View Single Post
Old 11-07-2013, 11:44 PM   #18
Isaac Clarke
Junior Member
 
Isaac Clarke's Avatar
 
Join Date: Jul 2009
Posts: 261
Quote:
Originally Posted by Tommycat View Post
Actually it IS an ad-hom to call the paper names. If you claim the paper does not have the science right, that's fine. But calling them the Daily Fail is an ad hom.
Ad hominems only apply when the only argument presented is an attack. Calling the paper a name because they didn't understand the science behind climate change is not an ad hominem, because I presented the argument that they did not understand it, and backed it up with valid reasoning.

Quote:
Originally Posted by Tommycat View Post
I don't agree that much needs to be done. Global climate change occurred before man, and in much greater frequency than current trends.
Irrelevant. The global climate changes according to whichever force is dominant; and right now, that force is anthropogenic CO2 emissions.

Quote:
Originally Posted by Tommycat View Post
We've been blessed with a rather long period of stability.
No, we have not been "blessed".

Quote:
Originally Posted by Tommycat View Post
And with Mars temps rising at similar rates as Earth, it seems a bit early to say it's settled.
I presume you are referring to the study Fenton 2007, which compared the 1977 Viking composite to the 1999 MGS composite, and found a 22 year warming trend of 0.65C?

Now, there are many things wrong with that study; not the least of which is a centuries-old statistics mistake of connecting just two data points, and trying to draw a conclusion. Now, you and I both know, I'm sure, that this is folly; you can derive inaccurate solutions (no warming since 1998?) So, why did he notice a warming trend between these two years? I can tell you this: it's not global warming.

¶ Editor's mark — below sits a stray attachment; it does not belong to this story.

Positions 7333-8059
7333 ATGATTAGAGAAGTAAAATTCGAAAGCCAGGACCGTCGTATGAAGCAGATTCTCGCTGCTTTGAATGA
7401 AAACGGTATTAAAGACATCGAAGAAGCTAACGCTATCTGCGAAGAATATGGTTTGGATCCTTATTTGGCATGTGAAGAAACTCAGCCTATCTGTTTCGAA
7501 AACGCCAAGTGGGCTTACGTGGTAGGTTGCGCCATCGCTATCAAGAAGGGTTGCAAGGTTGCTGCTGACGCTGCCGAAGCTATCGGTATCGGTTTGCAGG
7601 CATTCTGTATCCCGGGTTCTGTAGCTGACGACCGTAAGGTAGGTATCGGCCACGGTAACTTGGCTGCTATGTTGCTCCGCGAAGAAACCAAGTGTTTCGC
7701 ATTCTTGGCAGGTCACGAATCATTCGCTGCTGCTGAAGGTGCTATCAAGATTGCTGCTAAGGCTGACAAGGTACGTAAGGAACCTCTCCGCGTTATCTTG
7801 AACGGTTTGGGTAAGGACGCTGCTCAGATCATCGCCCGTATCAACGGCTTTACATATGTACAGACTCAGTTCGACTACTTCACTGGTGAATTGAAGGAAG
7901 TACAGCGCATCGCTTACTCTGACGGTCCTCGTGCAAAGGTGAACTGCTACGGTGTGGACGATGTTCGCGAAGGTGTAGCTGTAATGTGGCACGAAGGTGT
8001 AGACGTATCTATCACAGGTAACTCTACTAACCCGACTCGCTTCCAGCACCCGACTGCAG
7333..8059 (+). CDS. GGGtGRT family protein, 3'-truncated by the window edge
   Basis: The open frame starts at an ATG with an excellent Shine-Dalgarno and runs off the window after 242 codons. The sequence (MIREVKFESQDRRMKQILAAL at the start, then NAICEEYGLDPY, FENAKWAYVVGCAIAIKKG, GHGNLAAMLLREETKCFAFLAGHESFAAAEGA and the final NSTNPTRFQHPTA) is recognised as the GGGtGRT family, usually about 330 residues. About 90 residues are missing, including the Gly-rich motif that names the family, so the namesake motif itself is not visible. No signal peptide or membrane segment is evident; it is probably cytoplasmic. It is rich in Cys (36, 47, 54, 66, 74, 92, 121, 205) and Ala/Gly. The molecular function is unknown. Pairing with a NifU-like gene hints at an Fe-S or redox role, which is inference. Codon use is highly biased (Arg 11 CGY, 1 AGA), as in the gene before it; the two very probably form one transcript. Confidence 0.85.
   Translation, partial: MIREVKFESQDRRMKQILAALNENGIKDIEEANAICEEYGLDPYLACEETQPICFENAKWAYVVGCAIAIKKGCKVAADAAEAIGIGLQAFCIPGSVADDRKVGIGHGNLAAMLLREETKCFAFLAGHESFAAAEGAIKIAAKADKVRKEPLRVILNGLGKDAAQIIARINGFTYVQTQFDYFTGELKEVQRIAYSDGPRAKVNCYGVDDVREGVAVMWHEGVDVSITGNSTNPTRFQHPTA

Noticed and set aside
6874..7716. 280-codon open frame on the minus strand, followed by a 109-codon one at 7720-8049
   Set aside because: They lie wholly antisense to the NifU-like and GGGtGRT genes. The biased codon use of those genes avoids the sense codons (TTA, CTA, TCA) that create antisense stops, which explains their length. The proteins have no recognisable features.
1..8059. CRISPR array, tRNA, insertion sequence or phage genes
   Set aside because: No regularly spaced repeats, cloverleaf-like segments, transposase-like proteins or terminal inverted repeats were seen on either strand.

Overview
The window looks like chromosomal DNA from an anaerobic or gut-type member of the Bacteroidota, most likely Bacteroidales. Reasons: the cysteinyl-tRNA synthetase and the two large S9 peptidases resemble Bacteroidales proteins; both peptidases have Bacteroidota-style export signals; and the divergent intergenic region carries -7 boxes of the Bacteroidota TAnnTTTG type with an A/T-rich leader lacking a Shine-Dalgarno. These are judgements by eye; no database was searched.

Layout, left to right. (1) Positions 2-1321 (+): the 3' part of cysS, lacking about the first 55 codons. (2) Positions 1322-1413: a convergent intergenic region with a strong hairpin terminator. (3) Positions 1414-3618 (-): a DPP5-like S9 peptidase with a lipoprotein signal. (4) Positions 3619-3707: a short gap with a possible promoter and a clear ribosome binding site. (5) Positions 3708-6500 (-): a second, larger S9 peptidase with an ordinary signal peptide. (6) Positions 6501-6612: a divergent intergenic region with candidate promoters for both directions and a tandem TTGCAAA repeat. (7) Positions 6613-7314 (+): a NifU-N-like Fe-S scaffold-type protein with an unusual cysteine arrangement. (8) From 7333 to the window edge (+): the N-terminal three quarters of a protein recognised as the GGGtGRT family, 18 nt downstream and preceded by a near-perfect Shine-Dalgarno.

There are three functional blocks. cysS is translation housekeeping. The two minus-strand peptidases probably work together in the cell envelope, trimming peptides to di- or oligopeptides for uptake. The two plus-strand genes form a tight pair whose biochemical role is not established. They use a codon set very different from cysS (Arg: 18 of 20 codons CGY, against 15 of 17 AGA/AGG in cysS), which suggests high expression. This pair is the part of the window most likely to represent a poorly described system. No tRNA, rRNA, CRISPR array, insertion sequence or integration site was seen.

No, rather it is global dust storms, that shift the sands of Mars, covering the range in brighter dust. This increases Mars' albedo. Eventually, as the dust settles once again, the dust goes back to its original, dark state.

The Viking composite, as it turns out, was taken right after one of those dust storms in southern latitudes, increasing the planet's albedo. The 1999 MGS composite, however, was taken when the dust on Mars had returned to its usual, dark state. This accounts for the "global warming" reported by Fenton.

(One thing to note: the source also shows that the dust was brighter in the southern hemisphere after a global dust storm in 2001 than it was in 1977.)

Quote:
Originally Posted by Tommycat View Post
I'm not claiming that man doesn't contribute to warming. Just that it's too early to claim anything is settled, and quite a few seem to be doing exactly that.
And for a good reason, too. Let me give you a breakdown of science.

Science doesn't work with absolute certainties. Those are reserved for mathematics. Science, rather, works with uncertainties. When dealing with the physical world, we can't know anything with 100% certainty. The best we can get is a very high certainty. Which, by the way, is the state of anthropogenic global warming, with a confidence of 95%, according to the IPCC AR5 report.

However, we do know with a high certainty that humans are contributing enormously to the CO2 content in the atmosphere. First, we look at international energy statistics, from places like the CDIAC (which has some very good data, by the way.) This is all well and good, but we only have one data set to work with! So instead of living with that huge uncertainty, climate scientists double-check their data with measurements of carbon isotopes in the atmosphere. Now we have a lesser uncertainty, but it is still there, and it is still rather substantial -- so they check it again, this time with data of falling oxygen levels, likely due to burning of fossil fuels. If this isn't enough, there are many other lines of empirical evidence used to confirm with a high certainty that yes, humans are contributing CO2 to the atmosphere, and yes, it is substantial.